China has upped the ante in its trade dispute with the United States. By allowing the yuan to fall on foreign exchange markets, Beijing has shown how far it will go in response to existing U.S. tariffs on Chinese goods, as well as additional ones now threatened by President Trump. (Today, the White House announced that these new tariffs would go forward as expected on September 1 but delayed levies on certain products, including electronics, until December.) But China’s moves, bold and headline-grabbing as they are, also signal weakness: Beijing can no longer play the tit-for-tat tariff game with which it once engaged the Trump White House. And because the devaluation has raised the risk of capital flight from China (and with it, longer-term economic difficulties), the currency move also hints at desperation to find immediate relief from the economic pain that the tariffs are inflicting.

With or without the devaluation, Beijing is in a tough spot. On one side, the Communist Party can ill afford a trade war, since it has an implicit contract with the Chinese people to deliver prosperity in exchange for autocratic rule. But Beijing cannot countenance Washington’s demands that China import more from the United States, cease cyber theft, and let Americans do business in China without Chinese partners. These aren’t new demands, but the Trump White House wants them guaranteed in Chinese law. This last point, China’s leadership claims, is an affront to the country’s sovereignty—already a sensitive issue, given the turmoil in Hong Kong.  

China has always held the weak economic hand in this dispute. Its export-dependent economy depends on overseas sales, which comprise one-fifth of its gross domestic product (GDP). More than one-quarter of those exports go to the United States, meaning that fully 5 percent of China’s economy is exposed in this trade dispute. By contrast, the United States counts on exports for about 12 percent of its GDP, and barely 8 percent of its total exports go to China—leaving just 1 percent of the U.S. economy exposed to retaliatory Chinese tariffs. Moreover, some 30 percent of U.S. goods sold in China are off limits to tariffs, as they constitute components, mostly to computer and iPhone assemblies, that support Chinese exports.

These relative disadvantages showed themselves early in the dispute. American firms began moving their operations elsewhere, while many Chinese firms have decamped to other Asian countries, in large part to avoid the American levies. Even the perennially upbeat (and suspect) official Chinese government statistics show that the economy is suffering—China’s GDP during the second quarter grew in real terms at its slowest rate since 1992. Export volumes appear to have dropped more than 4 percent in the past year. Imports have also declined by more than 5 percent, indicating a drop in employment and consumer spending. While official figures still suggest a robust Chinese jobs market, with unemployment just below 5 percent of the workforce, surveys of Chinese media show a marked drop in help-wanted advertising, with ads for technology jobs down more than 20 percent. These economic setbacks have also constrained China’s access to hard currencies, primarily the dollar, forcing a dramatic ebb in China’s once-mighty flow of overseas investments. In the first half of 2018, investment volumes ran at one-quarter their pace during this same period in 2017.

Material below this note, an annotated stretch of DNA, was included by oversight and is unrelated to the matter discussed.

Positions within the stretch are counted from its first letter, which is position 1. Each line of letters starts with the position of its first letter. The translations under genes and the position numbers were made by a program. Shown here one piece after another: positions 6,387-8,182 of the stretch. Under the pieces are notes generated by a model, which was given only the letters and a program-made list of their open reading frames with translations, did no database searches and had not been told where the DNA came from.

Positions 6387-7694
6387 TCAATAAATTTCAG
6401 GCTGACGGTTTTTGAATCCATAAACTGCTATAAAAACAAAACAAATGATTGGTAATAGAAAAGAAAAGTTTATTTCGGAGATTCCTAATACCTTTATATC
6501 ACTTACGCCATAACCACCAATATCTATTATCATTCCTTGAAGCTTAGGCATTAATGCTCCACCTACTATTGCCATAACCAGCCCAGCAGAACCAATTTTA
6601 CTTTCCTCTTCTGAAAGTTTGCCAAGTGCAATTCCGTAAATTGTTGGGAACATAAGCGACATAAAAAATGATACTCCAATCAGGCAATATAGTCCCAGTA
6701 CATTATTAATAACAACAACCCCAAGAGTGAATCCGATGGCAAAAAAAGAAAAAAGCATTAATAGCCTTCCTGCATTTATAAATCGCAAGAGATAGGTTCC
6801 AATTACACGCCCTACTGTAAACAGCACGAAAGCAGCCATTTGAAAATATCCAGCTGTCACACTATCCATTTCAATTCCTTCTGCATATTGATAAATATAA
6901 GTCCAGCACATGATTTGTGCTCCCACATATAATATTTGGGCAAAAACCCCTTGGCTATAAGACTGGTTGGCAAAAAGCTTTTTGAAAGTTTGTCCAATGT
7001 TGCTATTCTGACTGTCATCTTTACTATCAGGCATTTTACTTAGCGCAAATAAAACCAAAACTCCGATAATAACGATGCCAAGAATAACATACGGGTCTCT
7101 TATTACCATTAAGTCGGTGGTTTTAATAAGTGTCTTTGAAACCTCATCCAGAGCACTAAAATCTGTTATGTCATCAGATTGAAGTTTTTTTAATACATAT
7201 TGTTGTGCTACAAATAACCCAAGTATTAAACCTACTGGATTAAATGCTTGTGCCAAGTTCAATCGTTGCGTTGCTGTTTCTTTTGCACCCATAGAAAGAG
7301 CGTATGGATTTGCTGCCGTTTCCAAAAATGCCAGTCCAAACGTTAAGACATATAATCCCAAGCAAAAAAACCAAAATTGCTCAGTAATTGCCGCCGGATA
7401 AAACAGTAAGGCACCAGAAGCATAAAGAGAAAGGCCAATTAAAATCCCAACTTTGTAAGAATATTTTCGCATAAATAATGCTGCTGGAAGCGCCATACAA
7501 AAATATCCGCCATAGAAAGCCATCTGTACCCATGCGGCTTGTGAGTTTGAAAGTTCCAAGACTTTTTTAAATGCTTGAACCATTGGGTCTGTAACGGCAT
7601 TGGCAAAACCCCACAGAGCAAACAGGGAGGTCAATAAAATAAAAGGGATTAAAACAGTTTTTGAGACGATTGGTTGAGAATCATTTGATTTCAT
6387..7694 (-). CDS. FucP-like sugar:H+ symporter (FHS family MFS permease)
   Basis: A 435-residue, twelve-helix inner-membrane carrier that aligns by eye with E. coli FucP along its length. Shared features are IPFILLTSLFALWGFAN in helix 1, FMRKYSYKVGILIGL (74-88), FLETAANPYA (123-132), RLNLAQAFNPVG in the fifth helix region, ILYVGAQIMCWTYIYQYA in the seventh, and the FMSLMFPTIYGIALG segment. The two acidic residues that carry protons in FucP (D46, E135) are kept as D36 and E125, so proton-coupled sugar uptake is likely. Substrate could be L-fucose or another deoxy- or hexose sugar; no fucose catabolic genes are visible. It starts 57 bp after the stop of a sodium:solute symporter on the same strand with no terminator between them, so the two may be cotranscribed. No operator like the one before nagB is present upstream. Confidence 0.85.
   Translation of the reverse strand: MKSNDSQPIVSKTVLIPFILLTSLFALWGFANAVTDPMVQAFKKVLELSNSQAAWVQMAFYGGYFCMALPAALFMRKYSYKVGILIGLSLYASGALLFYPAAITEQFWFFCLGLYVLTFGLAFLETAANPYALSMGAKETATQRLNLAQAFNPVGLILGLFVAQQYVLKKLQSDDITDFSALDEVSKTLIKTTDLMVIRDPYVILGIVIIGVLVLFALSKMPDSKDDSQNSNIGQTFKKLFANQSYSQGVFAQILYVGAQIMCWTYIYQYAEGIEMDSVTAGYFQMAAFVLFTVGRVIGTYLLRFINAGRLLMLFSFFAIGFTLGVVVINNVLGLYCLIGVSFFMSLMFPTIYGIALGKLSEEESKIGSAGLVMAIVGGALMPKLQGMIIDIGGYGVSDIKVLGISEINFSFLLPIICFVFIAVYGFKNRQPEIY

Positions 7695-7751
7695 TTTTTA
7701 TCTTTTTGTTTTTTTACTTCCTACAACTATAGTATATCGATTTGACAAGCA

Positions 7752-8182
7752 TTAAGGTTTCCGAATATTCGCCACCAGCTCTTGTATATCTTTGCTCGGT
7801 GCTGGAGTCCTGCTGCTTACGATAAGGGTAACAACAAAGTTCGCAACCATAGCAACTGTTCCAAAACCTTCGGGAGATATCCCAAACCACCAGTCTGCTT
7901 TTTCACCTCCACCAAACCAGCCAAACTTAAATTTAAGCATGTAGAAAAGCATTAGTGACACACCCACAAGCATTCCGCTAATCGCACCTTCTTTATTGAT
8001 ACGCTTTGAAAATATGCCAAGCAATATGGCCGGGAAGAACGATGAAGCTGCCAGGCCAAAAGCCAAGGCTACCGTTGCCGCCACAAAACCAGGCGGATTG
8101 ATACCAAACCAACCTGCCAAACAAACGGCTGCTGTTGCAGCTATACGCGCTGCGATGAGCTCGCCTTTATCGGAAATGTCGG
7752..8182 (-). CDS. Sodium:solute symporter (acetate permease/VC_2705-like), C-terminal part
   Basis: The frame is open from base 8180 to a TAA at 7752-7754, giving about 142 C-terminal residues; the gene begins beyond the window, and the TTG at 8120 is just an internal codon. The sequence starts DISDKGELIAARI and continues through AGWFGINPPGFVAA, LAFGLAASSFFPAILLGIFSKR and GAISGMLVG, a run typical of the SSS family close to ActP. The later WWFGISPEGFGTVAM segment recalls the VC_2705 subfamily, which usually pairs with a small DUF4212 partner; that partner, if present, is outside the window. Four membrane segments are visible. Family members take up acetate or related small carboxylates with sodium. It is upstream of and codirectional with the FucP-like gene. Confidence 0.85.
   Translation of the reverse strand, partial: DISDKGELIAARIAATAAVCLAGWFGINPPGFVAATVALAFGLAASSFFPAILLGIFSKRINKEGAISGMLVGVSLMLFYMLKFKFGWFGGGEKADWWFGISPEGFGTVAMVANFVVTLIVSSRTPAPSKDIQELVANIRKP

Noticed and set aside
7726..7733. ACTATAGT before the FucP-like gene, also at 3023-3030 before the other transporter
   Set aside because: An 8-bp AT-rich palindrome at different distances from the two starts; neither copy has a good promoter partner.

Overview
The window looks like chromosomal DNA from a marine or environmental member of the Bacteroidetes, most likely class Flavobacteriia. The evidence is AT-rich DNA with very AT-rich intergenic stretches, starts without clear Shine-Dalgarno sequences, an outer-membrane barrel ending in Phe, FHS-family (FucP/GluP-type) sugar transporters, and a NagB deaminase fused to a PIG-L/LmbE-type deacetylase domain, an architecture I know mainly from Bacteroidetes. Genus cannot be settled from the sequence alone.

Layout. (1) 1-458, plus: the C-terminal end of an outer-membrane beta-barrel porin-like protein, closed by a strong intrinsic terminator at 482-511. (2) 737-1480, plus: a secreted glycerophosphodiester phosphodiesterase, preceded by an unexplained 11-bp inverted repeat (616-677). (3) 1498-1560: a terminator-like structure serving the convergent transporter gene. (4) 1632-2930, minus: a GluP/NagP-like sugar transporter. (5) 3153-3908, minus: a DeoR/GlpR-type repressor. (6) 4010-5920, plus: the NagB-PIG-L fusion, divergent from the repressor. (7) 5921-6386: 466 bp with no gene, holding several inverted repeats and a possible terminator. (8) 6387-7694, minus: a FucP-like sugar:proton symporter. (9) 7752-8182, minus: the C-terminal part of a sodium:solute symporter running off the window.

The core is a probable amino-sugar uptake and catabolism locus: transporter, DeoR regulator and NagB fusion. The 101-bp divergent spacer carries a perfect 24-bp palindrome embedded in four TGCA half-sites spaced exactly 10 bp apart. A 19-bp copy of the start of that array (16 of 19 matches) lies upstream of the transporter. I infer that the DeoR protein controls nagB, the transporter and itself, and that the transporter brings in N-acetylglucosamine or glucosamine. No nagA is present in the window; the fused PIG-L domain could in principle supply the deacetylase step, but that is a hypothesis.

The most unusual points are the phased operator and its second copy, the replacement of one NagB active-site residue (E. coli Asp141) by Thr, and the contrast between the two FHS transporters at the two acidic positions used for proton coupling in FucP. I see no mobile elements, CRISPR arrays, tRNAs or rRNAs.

Long before the recent devaluation, these severe economic setbacks had already put China’s yuan under pressure. Until recently, the People’s Bank of China resisted that downward push. The authorities were aware that a currency devaluation could help offset the tariffs by reducing the price of Chinese goods against the dollar. They resisted nonetheless because China needs financial capital, and in reaction to a loss of the global purchasing power of the yuan, Chinese wealth holders—individuals and firms—will send their money abroad. The Chinese also understand that a devaluation to offset the Trump tariffs would mean that Chinese operations would receive fewer dollars for each sale; in other words, manufacturers would pay the tariffs for the American buyers. Given these risks, the Chinese currency devaluation indicates that the leadership is in a bind, with no other way to retaliate against Trump’s tariffs. China is likely suffering intense immediate economic pain.

Sovereignty issues matter a great deal to the Chinese. If the Americans were to relent on this point, Beijing would sign a deal quickly. But the White House has good reasons for insisting on changes in the law. American presidents since Bill Clinton have all complained, as does Trump, about Chinese trade practices, and Beijing has continually offered assurances—most recently in the much-touted agreement between Xi Jinping and President Barack Obama—that it always reneges on. Trump’s hard line is a response to this past duplicity. And it is this aspect of the dispute that has made it so difficult for the two countries to come to agreement, despite powerful economic incentives.

The United States could have an agreement tomorrow if the White House were willing to accept China’s vague promises. But America doesn’t need to give in to the Chinese obstinacy. China’s economic challenges clearly make it eager to find some solution. When Trump showed exasperation earlier this year and announced a second wave of tariffs, Chinese president Xi quickly sent a conciliatory letter. Even now, talks continue. What’s needed is a diplomatic formula that gives the United States better guarantees but that also does not make China appear to be conceding on the sovereignty matter. China might yet succumb to economic pressure and yield to American demands—but the prospect of a deal would brighten considerably if the White House could offer Xi a means of saving face.

Photo by Thomas Peter-Pool/Getty Images


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